- BC Games
More rumours of potential Heat move to upstate New York
A media report out of Glens Falls, N.Y. has re-ignited speculation on the future of the Abbotsford Heat.
The Post-Star newspaper reported that Michael Holditch, the Calgary Flames' senior vice president and assistant general manager, took a tour of the Glens Falls Civic Center with local officials last week.
The Flames own the Heat of the American Hockey League, who have struggled at the box office during their five years in Abbotsford. Glens Falls, meanwhile, is the current home of the AHL's Adirondack Phantoms, but they're in the market for a new team with the Phantoms set to move to Allentown, Pa. for the 2014-15 season.
This is the second straight spring that the Heat have been rumoured to be headed to upstate New York.
In 2013, speculation held that the Heat were ticketed for Utica, N.Y., with the Vancouver Canucks' freshly purchased AHL franchise (the former Peoria Rivermen) moving into their old digs at the Abbotsford Entertainment and Sports Centre (AESC).
Those transactions not come to fruition, as talks between the Canucks and the City of Abbotsford reached a stalemate. The Vancouver affiliate is now stationed in Utica, where it's known as the Comets.
The 4,800-seat Glens Falls Civic Center has housed the Phantoms, the Philadelphia Flyers' affiliate, since the 2009-10 season after the team's former home, the old Spectrum in Philadelphia, was demolished.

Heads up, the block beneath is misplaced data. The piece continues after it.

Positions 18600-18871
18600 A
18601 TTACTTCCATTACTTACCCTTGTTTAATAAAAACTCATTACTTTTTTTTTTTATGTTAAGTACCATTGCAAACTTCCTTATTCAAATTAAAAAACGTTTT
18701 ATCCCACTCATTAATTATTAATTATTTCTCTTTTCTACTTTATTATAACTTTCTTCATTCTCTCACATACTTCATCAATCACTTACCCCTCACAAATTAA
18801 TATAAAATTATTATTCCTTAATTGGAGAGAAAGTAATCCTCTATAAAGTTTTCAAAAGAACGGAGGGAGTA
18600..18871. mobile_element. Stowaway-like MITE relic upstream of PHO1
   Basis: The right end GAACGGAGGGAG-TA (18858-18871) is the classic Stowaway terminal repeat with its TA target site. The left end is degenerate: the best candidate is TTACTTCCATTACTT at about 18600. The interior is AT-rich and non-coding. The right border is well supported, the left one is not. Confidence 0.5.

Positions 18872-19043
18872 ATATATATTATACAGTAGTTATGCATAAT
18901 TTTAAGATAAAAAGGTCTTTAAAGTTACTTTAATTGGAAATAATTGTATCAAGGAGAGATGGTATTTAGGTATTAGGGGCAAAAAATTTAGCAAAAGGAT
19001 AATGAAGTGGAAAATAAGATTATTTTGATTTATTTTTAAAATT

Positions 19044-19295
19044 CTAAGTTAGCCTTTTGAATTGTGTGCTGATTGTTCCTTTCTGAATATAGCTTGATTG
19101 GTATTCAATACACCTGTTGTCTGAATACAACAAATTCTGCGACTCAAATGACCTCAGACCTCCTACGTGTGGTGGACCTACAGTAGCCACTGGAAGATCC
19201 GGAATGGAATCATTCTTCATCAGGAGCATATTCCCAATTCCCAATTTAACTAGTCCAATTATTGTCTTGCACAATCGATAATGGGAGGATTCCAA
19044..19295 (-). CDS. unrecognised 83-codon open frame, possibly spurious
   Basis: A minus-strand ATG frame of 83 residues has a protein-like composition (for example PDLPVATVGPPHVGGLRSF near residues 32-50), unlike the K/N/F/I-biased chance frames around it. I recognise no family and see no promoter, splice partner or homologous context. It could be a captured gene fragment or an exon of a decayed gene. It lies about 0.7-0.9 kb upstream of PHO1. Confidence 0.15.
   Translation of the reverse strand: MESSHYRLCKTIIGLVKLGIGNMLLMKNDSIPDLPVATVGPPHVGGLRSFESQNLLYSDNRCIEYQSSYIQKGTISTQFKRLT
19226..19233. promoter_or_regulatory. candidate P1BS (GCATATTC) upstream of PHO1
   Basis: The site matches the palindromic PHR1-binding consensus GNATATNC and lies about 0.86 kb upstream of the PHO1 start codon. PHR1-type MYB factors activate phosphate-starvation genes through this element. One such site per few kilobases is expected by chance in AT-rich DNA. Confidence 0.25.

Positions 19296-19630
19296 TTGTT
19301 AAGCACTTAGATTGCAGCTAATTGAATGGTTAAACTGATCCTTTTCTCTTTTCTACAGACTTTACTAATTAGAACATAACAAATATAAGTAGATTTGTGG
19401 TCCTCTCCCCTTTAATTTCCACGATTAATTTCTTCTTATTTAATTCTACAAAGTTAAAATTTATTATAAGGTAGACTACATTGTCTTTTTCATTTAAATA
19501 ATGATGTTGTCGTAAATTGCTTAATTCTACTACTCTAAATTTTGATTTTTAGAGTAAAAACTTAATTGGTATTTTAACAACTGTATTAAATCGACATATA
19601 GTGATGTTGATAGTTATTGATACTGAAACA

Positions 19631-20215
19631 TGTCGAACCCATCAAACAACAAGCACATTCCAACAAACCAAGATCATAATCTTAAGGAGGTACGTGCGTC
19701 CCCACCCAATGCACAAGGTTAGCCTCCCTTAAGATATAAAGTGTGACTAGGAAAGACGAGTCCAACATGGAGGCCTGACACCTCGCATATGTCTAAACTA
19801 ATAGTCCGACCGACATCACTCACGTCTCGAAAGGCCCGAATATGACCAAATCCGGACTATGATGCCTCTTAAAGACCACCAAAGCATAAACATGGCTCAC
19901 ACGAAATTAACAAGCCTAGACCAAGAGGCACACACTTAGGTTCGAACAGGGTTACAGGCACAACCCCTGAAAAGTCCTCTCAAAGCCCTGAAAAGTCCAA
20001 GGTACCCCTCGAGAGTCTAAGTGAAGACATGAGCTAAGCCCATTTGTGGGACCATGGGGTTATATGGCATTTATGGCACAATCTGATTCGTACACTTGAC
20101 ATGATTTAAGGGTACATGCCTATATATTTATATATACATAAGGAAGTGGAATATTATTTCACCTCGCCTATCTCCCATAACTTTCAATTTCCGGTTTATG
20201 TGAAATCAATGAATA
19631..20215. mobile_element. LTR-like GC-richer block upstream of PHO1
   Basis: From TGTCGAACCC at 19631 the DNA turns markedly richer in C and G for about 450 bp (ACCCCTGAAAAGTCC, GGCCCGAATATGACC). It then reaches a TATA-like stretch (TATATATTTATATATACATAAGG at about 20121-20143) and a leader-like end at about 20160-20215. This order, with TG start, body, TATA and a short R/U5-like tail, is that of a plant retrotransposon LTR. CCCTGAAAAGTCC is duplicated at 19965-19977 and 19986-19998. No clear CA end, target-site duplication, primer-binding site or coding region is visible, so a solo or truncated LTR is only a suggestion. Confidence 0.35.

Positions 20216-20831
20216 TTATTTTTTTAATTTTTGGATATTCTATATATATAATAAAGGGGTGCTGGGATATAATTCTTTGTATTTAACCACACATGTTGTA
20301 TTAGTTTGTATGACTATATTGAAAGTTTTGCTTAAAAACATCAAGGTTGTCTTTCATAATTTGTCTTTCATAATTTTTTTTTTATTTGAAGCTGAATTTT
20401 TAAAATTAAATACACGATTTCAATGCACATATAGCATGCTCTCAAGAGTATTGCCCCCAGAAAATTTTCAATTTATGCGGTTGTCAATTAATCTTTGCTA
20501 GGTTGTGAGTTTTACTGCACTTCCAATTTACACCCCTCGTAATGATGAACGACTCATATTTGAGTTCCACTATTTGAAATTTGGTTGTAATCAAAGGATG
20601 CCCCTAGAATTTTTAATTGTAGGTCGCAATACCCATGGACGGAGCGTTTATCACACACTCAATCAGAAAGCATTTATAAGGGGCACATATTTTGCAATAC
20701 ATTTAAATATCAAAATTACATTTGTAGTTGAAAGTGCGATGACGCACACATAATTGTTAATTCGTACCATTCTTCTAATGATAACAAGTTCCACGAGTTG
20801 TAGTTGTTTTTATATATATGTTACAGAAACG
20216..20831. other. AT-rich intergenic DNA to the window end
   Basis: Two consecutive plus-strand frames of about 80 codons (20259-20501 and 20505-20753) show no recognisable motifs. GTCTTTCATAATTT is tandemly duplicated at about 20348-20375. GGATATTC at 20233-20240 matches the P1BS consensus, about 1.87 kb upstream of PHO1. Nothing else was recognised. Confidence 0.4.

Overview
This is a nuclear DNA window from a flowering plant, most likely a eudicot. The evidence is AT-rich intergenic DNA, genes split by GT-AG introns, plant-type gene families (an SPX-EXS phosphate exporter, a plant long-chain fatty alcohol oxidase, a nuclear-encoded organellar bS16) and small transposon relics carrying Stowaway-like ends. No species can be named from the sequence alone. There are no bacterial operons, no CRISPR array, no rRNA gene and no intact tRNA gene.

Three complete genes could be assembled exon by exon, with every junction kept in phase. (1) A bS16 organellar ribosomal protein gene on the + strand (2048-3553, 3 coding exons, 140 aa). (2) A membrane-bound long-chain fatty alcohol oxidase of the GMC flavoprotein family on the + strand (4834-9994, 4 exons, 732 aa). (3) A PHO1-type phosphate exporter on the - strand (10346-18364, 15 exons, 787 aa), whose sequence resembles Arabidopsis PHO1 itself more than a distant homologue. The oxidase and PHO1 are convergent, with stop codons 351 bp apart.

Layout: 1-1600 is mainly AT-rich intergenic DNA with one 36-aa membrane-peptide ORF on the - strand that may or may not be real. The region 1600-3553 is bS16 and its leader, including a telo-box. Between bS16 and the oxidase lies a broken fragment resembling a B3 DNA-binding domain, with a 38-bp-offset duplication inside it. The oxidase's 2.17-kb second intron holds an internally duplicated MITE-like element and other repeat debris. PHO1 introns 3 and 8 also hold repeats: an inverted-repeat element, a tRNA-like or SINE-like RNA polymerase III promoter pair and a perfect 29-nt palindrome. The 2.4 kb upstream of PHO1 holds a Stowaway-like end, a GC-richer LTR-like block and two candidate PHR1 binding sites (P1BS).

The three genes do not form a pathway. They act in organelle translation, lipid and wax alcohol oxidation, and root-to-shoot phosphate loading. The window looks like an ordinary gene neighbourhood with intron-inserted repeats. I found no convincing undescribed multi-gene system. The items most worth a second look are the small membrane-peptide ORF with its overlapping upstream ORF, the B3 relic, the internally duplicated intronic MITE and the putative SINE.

But the long-term plan for owners Rob and Jim Brooks has always been for the Phantoms to move into a new arena in Allentown, and that facility will be completed in time for next season. That's sent Glens Falls officials on a search for another AHL franchise.
The Heat rank 29th out of 30 teams in AHL attendance this season. They've drawn 2,924 fans per game to the 7,046-seat AESC in 2013-14, down from 3,778 last season.
The attendance issues have compelled the City of Abbotsford to cover annual deficits as part of the hockey team's supply fee agreement to play out of the AESC, which guarantees the team a $5.7 million break-even budget.
The shortfall for 2012-13 was $1.66 million, bringing the total bill to $5.24 million over the first four seasons.
There is a five-year review clause in the contract which would come into effect after this season, but changes have to be agreed upon by all parties.
Abbotsford Mayor Bruce Banman, through a spokesperson, declined comment on Monday.
Back on Nov. 29, Banman spent time with Canucks owner Francesco Aquilini during a Heat home game vs. the Comets. Speaking with The News after the game, he downplayed the notion that talks with the Canucks were ongoing, but left the door open for future negotiations between the city and the NHL club "when it's appropriate."
"My understanding is that there's a fury of activity within about the last three to four months of the season," he said.
"I wish him (Aquilini) many more times coming here, and I hope he falls in love with the building."